- Fourth, I find the Council has consistently and reasonably sought to advise Mr B of his responsibilities as a landlord. The Council has clearly explained to Mr B the circumstances where he must obtain a HMO license. It has further explained that even if Mr B does not need a HMO license the house must still meet housing standards whether rented to a family or as a HMO. Mr B may find these requirements challenging. But they are inevitable, flowing from his decision to rent out his property. The Council has suggested ways Mr B may find it easier to manage his property; for example, through employing an experienced and knowledgeable letting agent. It has also offered to meet with him to discuss these matters. I could not reasonably expect it to do more.
- Fifth, I also consider the Council was under no requirement to refund Mr B’s license application fee. Clearly he needed a HMO license at the time the Council asked him to apply and had needed such a license for several months. While I understand the requirement for a license lapsed shortly after the application I cannot see the Council had any legal duty to refund the fee.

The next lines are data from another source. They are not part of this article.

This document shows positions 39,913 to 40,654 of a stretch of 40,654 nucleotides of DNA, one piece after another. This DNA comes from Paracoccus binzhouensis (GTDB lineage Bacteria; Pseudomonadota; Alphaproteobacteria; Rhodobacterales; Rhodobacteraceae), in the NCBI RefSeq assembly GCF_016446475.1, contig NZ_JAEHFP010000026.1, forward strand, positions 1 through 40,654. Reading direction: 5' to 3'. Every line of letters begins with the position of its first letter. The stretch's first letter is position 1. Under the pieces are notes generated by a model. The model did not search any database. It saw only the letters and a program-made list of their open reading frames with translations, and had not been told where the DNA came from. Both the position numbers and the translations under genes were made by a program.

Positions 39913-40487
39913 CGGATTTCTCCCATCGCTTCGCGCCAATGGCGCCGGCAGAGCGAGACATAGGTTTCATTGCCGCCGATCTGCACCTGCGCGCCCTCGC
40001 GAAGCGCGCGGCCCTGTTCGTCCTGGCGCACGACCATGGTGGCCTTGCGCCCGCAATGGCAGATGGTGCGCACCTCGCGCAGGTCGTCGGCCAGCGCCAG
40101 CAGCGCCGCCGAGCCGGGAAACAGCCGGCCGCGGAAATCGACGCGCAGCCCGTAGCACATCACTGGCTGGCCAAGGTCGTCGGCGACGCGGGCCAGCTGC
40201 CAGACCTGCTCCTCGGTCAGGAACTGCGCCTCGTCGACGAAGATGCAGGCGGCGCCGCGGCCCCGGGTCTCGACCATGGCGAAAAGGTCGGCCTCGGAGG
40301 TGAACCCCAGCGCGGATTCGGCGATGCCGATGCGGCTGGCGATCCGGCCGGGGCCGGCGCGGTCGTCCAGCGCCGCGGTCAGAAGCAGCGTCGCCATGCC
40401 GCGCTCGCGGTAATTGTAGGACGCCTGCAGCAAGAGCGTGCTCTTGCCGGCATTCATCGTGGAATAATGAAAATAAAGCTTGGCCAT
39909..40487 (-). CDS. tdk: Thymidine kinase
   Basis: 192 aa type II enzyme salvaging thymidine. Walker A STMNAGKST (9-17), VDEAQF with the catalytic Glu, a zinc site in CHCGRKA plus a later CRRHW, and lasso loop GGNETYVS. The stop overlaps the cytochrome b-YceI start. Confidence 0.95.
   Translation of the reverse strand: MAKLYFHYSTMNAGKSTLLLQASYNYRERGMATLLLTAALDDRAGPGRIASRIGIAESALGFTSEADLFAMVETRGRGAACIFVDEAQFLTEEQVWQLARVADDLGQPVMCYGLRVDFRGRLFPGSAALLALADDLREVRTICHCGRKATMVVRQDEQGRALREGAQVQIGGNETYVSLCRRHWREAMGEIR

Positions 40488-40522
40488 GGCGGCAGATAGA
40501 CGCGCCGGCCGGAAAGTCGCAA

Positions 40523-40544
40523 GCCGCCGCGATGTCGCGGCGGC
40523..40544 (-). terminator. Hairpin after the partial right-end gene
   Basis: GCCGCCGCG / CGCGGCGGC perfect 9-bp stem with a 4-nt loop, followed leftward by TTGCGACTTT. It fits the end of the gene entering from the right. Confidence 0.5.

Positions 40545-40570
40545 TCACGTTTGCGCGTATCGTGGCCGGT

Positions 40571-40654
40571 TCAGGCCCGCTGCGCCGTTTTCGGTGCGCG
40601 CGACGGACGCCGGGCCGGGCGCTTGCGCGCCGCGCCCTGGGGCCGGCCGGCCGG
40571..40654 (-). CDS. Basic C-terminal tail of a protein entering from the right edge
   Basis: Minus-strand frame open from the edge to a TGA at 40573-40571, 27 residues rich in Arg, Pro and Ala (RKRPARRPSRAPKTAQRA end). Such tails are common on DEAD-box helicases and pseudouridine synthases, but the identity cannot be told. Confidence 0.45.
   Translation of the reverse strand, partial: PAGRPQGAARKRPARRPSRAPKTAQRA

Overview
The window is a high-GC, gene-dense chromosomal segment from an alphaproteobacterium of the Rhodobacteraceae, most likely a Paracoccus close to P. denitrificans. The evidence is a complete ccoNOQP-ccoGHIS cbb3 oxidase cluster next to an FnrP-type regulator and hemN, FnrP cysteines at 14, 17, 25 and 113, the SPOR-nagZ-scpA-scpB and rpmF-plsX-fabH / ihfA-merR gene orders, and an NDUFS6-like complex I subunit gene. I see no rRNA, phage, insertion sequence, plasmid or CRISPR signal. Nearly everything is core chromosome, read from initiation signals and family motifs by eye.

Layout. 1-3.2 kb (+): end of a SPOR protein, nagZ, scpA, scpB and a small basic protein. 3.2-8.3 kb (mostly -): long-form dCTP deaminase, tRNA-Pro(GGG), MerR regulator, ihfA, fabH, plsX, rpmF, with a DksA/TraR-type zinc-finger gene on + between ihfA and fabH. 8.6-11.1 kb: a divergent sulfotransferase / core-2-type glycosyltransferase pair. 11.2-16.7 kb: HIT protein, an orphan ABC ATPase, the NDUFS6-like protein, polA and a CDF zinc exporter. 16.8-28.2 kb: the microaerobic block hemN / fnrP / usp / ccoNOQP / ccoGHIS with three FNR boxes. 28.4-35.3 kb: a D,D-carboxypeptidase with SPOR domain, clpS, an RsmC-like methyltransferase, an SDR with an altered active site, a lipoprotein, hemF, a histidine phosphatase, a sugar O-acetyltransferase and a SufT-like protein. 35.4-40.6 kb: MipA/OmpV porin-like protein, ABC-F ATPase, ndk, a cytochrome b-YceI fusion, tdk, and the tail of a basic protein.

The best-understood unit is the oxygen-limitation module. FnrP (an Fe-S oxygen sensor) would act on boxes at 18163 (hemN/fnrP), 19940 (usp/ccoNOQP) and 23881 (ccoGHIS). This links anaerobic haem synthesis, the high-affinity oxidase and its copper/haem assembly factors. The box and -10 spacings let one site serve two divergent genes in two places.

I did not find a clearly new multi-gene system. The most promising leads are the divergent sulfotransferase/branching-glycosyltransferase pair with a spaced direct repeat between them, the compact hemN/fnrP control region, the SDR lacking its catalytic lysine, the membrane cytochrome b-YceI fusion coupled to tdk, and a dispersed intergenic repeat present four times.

- I therefore consider it to the Council’s credit it has done so. The Council has done this in recognition that in January 2018 it should have given clearer advice to Mr B on the improvements needed to his property. That advice rested on the understanding Mr B no longer intended renting the property as a HMO but it did not make this clear. I find that understandable as Mr B had said this was his intention. However, at the time the Council gave the advice he was still renting the property as a HMO.
- The Council considers its failure to qualify its advice, while a learning point, was a matter of best practice and not a fault. However, I disagree. I consider the qualification crucial for Mr B to understand his responsibilities as a landlord. The Council not only had his interests to think of in giving its advice, but also that of his tenants. The lack of qualified advice resulted in Mr B renting out the property as a HMO for around two extra years, during which time key repairs or improvements may not have been undertaken. So, while an understandable error, I am still obliged to find fault.